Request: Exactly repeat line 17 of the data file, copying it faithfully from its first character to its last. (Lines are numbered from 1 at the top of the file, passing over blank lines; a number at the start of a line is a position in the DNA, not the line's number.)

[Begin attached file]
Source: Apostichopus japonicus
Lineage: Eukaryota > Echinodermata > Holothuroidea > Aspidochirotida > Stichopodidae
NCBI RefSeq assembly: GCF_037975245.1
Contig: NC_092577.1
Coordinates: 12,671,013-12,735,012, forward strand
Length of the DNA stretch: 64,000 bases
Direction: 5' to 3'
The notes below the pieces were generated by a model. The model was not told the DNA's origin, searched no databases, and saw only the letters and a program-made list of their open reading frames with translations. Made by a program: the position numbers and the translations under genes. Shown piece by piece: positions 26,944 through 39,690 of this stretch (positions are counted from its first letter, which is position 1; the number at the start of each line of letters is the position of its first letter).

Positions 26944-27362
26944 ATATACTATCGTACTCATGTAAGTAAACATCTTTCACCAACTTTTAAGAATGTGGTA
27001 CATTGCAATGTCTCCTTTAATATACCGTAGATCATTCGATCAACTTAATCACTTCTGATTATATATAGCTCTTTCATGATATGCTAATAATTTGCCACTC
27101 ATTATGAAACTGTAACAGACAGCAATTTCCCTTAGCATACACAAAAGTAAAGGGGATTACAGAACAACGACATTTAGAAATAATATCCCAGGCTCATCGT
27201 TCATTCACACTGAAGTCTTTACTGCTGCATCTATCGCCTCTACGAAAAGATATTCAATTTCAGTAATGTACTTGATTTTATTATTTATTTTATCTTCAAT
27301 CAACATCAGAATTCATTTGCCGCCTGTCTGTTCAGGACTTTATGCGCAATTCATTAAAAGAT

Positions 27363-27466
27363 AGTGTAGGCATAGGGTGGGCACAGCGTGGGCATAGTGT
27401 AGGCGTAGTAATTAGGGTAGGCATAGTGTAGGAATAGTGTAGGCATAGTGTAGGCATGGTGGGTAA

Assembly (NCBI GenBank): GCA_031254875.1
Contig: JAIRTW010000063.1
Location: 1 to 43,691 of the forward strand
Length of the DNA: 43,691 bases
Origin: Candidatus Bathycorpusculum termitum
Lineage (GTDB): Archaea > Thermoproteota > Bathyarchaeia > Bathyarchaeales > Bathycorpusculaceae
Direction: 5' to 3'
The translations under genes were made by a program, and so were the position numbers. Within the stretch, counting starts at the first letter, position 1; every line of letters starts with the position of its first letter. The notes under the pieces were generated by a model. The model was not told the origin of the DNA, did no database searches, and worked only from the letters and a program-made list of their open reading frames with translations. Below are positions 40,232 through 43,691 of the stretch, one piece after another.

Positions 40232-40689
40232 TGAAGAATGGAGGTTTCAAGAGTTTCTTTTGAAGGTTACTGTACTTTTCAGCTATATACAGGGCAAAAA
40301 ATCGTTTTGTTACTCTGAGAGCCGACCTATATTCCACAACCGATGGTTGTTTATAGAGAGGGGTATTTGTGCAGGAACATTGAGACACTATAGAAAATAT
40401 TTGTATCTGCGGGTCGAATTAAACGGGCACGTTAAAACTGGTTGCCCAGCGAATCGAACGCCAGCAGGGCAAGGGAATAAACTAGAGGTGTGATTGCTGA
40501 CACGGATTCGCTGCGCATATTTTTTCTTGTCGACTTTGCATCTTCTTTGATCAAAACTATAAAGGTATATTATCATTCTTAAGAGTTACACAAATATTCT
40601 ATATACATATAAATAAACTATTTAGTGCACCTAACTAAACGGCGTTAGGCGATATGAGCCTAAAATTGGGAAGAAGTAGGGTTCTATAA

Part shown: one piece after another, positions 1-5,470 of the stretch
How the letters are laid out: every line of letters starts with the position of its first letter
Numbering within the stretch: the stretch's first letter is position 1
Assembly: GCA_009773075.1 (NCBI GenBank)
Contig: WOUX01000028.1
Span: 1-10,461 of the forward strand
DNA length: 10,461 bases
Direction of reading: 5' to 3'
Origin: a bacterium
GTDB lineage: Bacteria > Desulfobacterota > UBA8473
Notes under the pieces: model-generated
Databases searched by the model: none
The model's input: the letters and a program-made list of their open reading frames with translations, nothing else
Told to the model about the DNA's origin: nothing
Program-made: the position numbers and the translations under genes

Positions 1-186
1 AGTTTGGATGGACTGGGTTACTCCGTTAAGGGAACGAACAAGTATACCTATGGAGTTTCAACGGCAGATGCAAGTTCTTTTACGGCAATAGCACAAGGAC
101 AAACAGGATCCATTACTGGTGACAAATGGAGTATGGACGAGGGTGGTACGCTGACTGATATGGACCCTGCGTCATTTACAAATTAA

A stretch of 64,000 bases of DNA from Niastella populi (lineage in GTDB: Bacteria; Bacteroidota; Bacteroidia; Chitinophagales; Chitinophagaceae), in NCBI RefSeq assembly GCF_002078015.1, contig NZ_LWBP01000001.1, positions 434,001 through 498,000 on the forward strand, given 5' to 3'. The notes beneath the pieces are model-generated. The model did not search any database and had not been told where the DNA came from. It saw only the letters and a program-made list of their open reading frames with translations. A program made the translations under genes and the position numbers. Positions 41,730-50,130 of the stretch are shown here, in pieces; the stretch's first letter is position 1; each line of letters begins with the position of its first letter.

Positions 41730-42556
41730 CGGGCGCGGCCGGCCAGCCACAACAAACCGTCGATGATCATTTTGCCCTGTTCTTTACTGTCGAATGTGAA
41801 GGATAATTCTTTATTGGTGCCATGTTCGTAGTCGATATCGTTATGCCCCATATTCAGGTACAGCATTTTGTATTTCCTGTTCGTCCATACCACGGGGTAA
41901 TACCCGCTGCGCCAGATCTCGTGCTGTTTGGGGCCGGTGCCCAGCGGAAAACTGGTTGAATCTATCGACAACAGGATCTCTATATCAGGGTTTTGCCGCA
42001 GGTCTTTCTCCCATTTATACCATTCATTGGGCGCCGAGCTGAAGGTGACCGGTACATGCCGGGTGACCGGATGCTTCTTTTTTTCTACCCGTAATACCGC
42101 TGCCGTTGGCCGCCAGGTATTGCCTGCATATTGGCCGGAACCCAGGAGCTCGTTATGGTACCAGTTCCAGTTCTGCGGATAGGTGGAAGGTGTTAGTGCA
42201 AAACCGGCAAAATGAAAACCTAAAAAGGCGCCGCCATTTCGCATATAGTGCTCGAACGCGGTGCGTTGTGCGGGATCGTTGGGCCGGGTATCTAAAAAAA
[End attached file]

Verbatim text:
27401 AGGCGTAGTAATTAGGGTAGGCATAGTGTAGGAATAGTGTAGGCATAGTGTAGGCATGGTGGGTAA